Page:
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Similarities And Differences Among New York's Trout

Similiarities and differences among New York's trout species
Species Description Habitat Reproduction Feeding Fishing Information Comments
Brook Trout 6-10" long in streams; 10-12" in ponds Up to 8 lbs.

Square tail

Olive green with lighter wavy markings above, yellow spots and some red spots on side

White line along front edge of lower fins
Cold lakes, ponds and streams

Often found in very small brooks
Spawns in fall

(mid Oct-early Dec)

Female digs shallow nest (redd) on gravel beds in spring-fed streams
Usually eats insects Prized gamefish

Relative east to catch

Use flies, small minnows or worms
New York State Fish

Well-known for beauty and high catchability

New York native
Lake Trout 15-34 " long

Up to 30 lbs.

Forked tail

Silvery to dark gray above, white below

Light yellowish spots on sides, tail and dorsal fin
Deep, cool, well-oxygenated lakes Spawns in fall

(late Oct-Nov)

Scatters eggs over shallow, rocky reefs

No nest is built
Adult mainly eat fish such as smelt, alewives, sculpins and minnows

Young eat insects and crustaceans
In early spring troll near the surface with artificial lures or natural fish

In summer troll deep with downriggers or wire line and use flashy lures
New York native

Prized due to large size and strength

Taste somewhat inferior to other trout
Brown Trout 8-20" long in Inland waters

20-32" long in Great Lakes

Up to 30 lbs.

Silvery to olive green above with dark brown or black spots (sometimes a few red or orange) on sides, dorsal and adipose fins

Occasionally several spots on tail
Cool streams and lakes

Some sea-run strains
Spawns in fall

(late Oct-Dec)

Female digs shallow nest on gravel areas of clear, cold streams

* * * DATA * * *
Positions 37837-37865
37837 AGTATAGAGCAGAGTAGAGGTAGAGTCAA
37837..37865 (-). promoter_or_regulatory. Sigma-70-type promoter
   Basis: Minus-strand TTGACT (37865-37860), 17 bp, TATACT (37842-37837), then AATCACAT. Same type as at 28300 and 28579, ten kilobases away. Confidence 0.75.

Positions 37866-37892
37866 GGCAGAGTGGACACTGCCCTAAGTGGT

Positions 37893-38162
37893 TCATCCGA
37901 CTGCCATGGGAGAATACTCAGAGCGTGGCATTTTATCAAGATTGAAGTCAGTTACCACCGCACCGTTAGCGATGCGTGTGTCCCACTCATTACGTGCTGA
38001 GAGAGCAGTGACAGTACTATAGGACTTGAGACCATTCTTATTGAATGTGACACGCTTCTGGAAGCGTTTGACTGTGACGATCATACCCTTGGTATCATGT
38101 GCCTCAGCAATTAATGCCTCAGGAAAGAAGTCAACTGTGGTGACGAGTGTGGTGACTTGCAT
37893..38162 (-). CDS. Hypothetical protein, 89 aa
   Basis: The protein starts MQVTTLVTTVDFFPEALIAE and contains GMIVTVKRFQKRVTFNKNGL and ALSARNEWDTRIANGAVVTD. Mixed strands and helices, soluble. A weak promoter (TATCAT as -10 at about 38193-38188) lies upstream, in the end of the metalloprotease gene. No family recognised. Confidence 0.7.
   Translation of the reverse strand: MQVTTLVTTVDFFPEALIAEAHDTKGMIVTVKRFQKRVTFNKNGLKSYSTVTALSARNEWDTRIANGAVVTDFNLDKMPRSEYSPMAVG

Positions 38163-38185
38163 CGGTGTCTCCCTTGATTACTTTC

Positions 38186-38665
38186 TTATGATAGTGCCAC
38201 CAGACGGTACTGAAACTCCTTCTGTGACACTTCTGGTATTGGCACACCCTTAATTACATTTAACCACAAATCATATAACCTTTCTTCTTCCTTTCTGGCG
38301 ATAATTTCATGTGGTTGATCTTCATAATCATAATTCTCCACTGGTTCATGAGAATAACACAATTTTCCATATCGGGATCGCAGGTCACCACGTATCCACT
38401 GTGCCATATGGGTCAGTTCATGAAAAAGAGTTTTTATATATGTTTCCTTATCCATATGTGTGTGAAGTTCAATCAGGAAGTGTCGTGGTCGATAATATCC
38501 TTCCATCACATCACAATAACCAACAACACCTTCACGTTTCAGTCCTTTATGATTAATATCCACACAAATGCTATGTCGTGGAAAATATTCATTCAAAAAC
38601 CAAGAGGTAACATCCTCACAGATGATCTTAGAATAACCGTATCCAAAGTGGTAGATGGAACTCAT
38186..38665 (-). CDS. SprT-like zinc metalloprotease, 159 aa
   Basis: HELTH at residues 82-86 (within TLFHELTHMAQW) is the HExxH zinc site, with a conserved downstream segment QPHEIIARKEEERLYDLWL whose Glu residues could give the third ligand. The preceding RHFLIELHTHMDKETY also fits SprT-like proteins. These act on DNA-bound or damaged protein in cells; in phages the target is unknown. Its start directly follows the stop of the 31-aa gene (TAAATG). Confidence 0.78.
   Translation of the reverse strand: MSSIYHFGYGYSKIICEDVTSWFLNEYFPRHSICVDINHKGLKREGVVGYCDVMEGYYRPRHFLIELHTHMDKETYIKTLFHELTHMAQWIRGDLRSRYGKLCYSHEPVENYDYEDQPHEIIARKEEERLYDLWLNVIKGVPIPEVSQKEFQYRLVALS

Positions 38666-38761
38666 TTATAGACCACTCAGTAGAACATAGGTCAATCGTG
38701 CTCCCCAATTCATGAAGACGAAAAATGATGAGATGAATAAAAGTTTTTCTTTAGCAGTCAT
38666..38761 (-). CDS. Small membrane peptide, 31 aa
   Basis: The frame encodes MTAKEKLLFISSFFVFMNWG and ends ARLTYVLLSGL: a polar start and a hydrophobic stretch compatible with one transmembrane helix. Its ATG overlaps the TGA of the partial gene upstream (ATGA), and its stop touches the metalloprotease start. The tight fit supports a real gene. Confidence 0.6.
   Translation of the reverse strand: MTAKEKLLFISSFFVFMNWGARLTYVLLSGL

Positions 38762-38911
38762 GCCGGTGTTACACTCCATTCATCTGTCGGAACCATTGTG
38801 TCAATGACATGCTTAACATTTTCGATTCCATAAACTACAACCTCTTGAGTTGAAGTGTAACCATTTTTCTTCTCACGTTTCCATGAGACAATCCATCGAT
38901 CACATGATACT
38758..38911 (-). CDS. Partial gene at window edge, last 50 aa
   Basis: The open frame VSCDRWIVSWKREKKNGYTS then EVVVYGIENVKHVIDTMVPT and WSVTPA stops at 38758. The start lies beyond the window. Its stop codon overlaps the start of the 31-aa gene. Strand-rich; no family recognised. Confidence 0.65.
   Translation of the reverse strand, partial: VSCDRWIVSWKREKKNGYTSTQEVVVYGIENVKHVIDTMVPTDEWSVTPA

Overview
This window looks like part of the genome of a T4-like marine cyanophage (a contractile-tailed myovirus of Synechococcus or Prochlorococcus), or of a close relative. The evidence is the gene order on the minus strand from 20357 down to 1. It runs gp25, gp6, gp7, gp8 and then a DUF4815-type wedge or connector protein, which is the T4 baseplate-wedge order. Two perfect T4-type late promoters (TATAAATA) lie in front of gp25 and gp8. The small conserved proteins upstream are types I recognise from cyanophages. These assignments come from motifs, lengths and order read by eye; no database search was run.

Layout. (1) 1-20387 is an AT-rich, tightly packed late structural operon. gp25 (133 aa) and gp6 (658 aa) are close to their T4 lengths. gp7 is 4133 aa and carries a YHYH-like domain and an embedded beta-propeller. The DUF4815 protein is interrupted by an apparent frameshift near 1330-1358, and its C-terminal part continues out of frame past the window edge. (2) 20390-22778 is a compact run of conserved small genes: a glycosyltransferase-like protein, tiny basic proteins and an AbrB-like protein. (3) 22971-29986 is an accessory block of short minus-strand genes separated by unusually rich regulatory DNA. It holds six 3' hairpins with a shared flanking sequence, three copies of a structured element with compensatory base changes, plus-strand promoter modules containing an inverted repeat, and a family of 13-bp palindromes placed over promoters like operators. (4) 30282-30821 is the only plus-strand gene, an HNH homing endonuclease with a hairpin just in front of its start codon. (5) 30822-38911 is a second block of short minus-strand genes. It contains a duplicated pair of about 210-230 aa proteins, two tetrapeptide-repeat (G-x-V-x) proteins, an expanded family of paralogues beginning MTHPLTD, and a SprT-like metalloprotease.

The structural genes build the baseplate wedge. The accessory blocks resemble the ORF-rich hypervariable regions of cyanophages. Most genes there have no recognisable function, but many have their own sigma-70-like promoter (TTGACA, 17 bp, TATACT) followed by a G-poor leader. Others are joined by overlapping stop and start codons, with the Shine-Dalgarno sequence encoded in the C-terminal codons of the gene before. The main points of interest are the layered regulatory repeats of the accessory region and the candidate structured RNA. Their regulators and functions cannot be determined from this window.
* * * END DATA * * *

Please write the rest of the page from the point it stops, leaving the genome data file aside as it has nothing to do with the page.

Small brown trout mainly eat insects

Large brown trout eat fish such as minnows, smelt and alewives
Relatively difficult to catch

Cast or troll flies, artificial lures, worms and minnows
Introduced from Europe in the 1880's

Tolerate warmer water than either brook or lake trout

Withstands heavy fishing pressure better than other trout
Rainbow Trout 8-20" long in Inland waters

20-34" long in Great Lakes

Up to 25 lbs.

Silvery to olive or blue/green above with numerous black spots on head, sides, dorsal fin, adipose fin and tail

May have pink-red banc along side
Usually cool lakes and larger streams Spawns late winter-spring (Jan-May)

Female builds nest on gravelly areas of clear, cold streams
Small rainbows mainly eat insects

Large rainbows eat fish such as minnows, smelt and alewives
Fairly easy to catch

Cast or troll flies, artificial lures, worms and minnows

Prized sportfish. Well-known for its leaping and fighting abilities when hooked
Introduced from the Pacific Coast

Sea-run (or lake-run) variety are called steelhead

Steelhead are present only in Great Lakes, Lake Champlain and their tributaries